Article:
“The more you know, the more you know you don’t know.” Aristotle
In some sense I was lucky when I was 19 yrs old, I was forced to go to counseling. I was your typical troubled teenager with very poor self-esteem. Like most of teenagers, due to my poor self-image I did everything to fit in or I did the most outrageous thing to gather attention.
I was in deep therapy for over 20 months. Twice a week for 90 minutes each session, I begin to work on my childhood wound and how it affected my current life. Finally, at 22 years old I have the fundamental understanding of the self thus I began to work on the first phase of self-development. First, I had to start answering the question of my own existent and my life’s purpose. It took a couple years surfing, traveling and tons of books by: Plato, Sartre, Fromm, Freud…and a few puffs between each read. I graduated college at 23 and I was still confused about my career, but I had a small inclination towards the question of “What is my purpose of my existent”. I knew that no matter what did for a career, deep in my DNA, I was a teacher at heart.
I bounced around from surf shops to surf shops and eventually I landed a job as a manager. I has a couple great mentors when I worked at Wavelengths. There where I had my first role model of leadership. It wasn’t until I landed a job with a large surf company that I began to look deeply regarding leadership because for the first time I was responsible for more than 100 lives and I was a nervous wreck. Again, the universe blessed me with one my most impactful mentor, G Kam. I thought I knew something about leadership, but I was all wrong. With George’s tutelage, my first lesson of leadership began. This journey begins with us looking inward and it ends with us continue looking inward. I will share this journey on a separate blog but for now there are a few key main traits that I observed in all great leaders and they are: integrity, visionary, competent, transparency, vulnerability, passionate, emotional intelligent and last relentless for learning. I personally believe to be a great leader it starts with self-awareness and most leaders wear variety of hats depends on the situations and they are: a teacher, a priest, a counselor, a student, a judge.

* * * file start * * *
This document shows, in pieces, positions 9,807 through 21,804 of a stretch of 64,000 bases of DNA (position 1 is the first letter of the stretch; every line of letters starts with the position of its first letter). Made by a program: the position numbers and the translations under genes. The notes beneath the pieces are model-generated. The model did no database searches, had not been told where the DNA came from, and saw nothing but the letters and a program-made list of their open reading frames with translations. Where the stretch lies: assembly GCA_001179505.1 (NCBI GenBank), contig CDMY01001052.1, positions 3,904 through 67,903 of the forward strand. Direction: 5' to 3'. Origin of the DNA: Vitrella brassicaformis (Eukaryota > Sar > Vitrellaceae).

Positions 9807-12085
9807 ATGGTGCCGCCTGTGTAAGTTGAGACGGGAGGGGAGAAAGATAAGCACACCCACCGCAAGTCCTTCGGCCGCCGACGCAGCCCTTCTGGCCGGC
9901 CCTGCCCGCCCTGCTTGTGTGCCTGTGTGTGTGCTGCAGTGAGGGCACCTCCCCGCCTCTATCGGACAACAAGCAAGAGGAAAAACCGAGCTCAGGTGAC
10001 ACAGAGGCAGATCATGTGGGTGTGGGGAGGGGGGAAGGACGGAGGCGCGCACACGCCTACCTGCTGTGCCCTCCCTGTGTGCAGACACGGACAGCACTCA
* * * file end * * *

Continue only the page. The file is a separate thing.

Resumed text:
I can barely pass my English classes when I was in high school and college. All of a sudden I caught myself standing in front of a classroom of college freshmen and sophomore delivering a speech about retail and the surf industry at Orange Coast College. To my surprise a few months later I was invited to teach at the college. Having a fulltime job, with 2 children. One was in high school and the others was in college I thought I did not have the time to take on another project. After a week of pondering I decide to take on the class. I wanted to use this opportunity to touched students at their most vulnerable time. I knew I was lost when I was at their age. I had a few requests for the dean and they were: the class had to be at night once a week…and I must be able to create my own curriculum since the current was made back in the 90’s. They agreed and Marketing 200 was borne. (Deep my heart I want to know learning is fun...and addicting.)
For 3 hours a week, it was my job somehow to reach these young lives in hoping to provide a slight light towards their career/education and life path. Moreover, I wanted to influence them towards a bigger life vision. At the beginning, I can barely fill the minimum requirement of 21 students per class. By the end of each year we had a waiting list. I guessed giving free Starbucks to our poor starved students and cussed like a truck-driver did the trick!
What I heard and witnessed from the 4 years of teaching were:
• Parents and society have portrayed that education equal monetary success or job security
• It’s ok for most students to accept classroom learning experience is boring and un-motivating
• Passion for learning is absent and it caused by teachers lack passion for their craft
• There were no class that focus on self-development or personal financial development
• Our education system does not focus on passion for learning. It is focus on memorization and regurgitation.
I am unsure if our education system are effective in getting our young women and men ready for the real world? It seems to me that we are programing our children to chase the monetary route rather than finding their true path and pursuing it with reckless abandonment. We focused too much on IQ and not enough EQ. As a result, we have a majority of our workforce simply go through the motion without any purpose or passion.
In short, I believe the best gift I have received and have learned is my deep love for learning. That curiosity mind has led me to expand my understanding of myself and eventually humanity. It is one of the secret success formulas that I also see in great companies and champion athletes. They are students perpetually and they live in a world of full of possibilities and curiosity. The Can-Do attitude derives from understanding and accepting “the more you know, the more you know you don’t know”. (It’s from our great Aristotle.)
As for anyone out there happened to be in a classroom as a teacher or a manager of a team, my hat is off to you for all you do. I recognized that it is not an easy job since we must give all of ourselves every time we show up…but this is how we move the world to a slight better tomorrow. It is through our love and vulnerability that will move them…not fear.
Thank you for listening and much love
I found this after seeing kekoa collective stickers all over someone’s vanagon today. Enjoyed reading this, as a preschool teacher who can relate to the leadership journey — feelin’ this blog (: Keep the mindful inspo coming!